First, at its climax, last 30 or 45 seconds, Chaplin cries: “let us fight…!” Yes, to fulfill promise, to free the world, to end barriers, greed, injustice and so on… but it’s still all FIGHTING! Then, it occurs to me that the rallying cry for science and rationality to deliver humankind must have been heard by many of Chaplin’s original viewers. Decades later we would seem to have made science and rationality the new dictators, perhaps more dangerous because more distributed, more deeply embedded in human culture. Even an old community organizer like Barack Obama rises on the strength of a cool, rational, technology-enhanced campaigning.

I think Chaplin was onto something with his bits early in the video about kindness, and what all humans want. Wish I could here a crescendo built on that view, before he slipped back into “fight fight fight!” The big paradox… How does one person make this sort of empassioned rallying cry for neighbors, brothers, sisters, friends, lovers, parents, teachers, partners, fellow travelers and other strangers?

For me, something of the answer might unfold next week. I am looking forward to spending four days in a CJYI training course, with an old friend who just happens to be the guy who hired Obama into Chicago and introduced him to organizing. We — he’s a student in the course, not the teacher — will be learning a person-to-person approach to something called restorative justice, what a practitioner/journalist friend has called “get a rock and talk.” Not especially rational or technical or scientific. Not any sort of fighting or rallying. Just a quietly personal and increasingly effective movement, reflecting on responsibility, redefining justice, and ultimately reallocating power, in real community.

silent night / newtown news

years ago, simon and garfunkel recorded a song called silent night/7 o’clock news. in one channel, they sang the old christmas song we all know. but in the other, they played news reports of the day, most memorably, about the war in vietnam. so, yes, that’s me in the red suit at a neighbors/family party this weekend and there’s more to this story than “ho, ho, ho!”

i have a friend, ben roberts, in newtown, connecticut, who is hosting a number of open “cafe” calls this week, for people to come together to talk, to explore what’s happened and think about what might now be possible, on guns, schools, mental illness, and anything else that participants might decide is related. the cafe call details are here and the one word that stood out for me in the many good and wise things he’s posted is: isolation.


it seems to be the underlying assumption, common perception, and slippery slope at the center of all sorts of horrible news stories. our natural reaction, our immediate response, is to come together. like we did after 9/11, like ben and others are doing on the phone this week, like he and his neighbors are doing all around newtown, like we do for more ordinary funerals — but also for holidays.

in the wake of the shootings last week, the cry goes up about gun control, and then it’s expanded to mental illness, but it seems to me that the thing that makes guns and illness possible is isolation. Francisco Varela, a Chilean biologist, philosopher, and neuroscientist once said something like “If a living system is unhealthy, the way to make it more healthy is to reconnect it with more of itself.”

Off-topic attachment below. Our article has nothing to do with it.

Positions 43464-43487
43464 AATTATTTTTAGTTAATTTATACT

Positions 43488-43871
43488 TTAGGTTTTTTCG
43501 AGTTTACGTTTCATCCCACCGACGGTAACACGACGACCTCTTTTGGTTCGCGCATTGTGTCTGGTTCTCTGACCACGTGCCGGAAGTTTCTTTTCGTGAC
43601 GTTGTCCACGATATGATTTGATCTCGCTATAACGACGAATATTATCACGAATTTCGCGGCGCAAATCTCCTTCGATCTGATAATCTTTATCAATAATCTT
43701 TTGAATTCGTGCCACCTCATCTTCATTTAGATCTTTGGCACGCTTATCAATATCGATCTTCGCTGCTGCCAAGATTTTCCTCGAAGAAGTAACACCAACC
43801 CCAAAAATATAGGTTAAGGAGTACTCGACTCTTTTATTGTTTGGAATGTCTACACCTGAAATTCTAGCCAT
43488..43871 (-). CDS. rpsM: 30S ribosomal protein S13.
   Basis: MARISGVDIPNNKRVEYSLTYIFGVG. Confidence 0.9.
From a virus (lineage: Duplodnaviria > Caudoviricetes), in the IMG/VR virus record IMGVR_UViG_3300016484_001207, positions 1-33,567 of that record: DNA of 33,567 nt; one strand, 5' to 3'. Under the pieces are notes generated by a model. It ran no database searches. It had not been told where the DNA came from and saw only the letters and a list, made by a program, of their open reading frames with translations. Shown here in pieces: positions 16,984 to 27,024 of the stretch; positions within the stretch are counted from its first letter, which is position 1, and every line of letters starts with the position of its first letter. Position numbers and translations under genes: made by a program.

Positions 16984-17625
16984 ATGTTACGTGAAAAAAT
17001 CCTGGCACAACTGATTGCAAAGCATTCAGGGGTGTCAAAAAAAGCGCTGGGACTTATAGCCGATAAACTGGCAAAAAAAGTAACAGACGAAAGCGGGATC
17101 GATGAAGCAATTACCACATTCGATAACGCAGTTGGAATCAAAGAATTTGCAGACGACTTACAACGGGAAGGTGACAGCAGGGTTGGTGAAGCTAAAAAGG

just three days after our world crashed down on 9/11, i convened an open space gathering at old st. patrick’s church, here in chicago. what i remember best from that day is that after 70 or 80 or more participants posted something like 30 breakout session topics, nobody moved. nobody broke out. everyone wanted only to be with everyone else, in one big circle. we sat and talked, taking turns in that large group, for more than three hours, without any break, connecting and reconnecting.

when i was in grade school, in a suburb of detroit, in the 1970’s, safety meant being able to go to any house that displayed a red hand or a blue star in the front window. when there was a string of child abductions — every time it snowed, a kid would disappear, and every time the snow melted, they’d find a body — we were told to run and yell for help if any stranger tried to get us into a car.

the message was that help was all around, help was there for the asking. a bit like santa’s helpers being scattered all around the neighborhood, watching behavior, but also watching out for us. this is just the opposite, i think, of the voice that says, “the world is dangerous. i need to be prepared to shoot my way out,” or “if i’m hurting or struggling, nobody could possibly understand.” it’s these views we need to attack, need to prove wrong, need to dispel with our action.

i’m thinking that the solution to our current grief is not simply the opposite of gun rights, nor the opposite of mental illness, but the opposite of isolation, the opposite of whatever darkness might separate us from ourselves. holidays it seems, and especially the one(s) upon us now, in the dark of northern winter, are for practicing: coming together, rekindling light, watching over, and looking out for each other.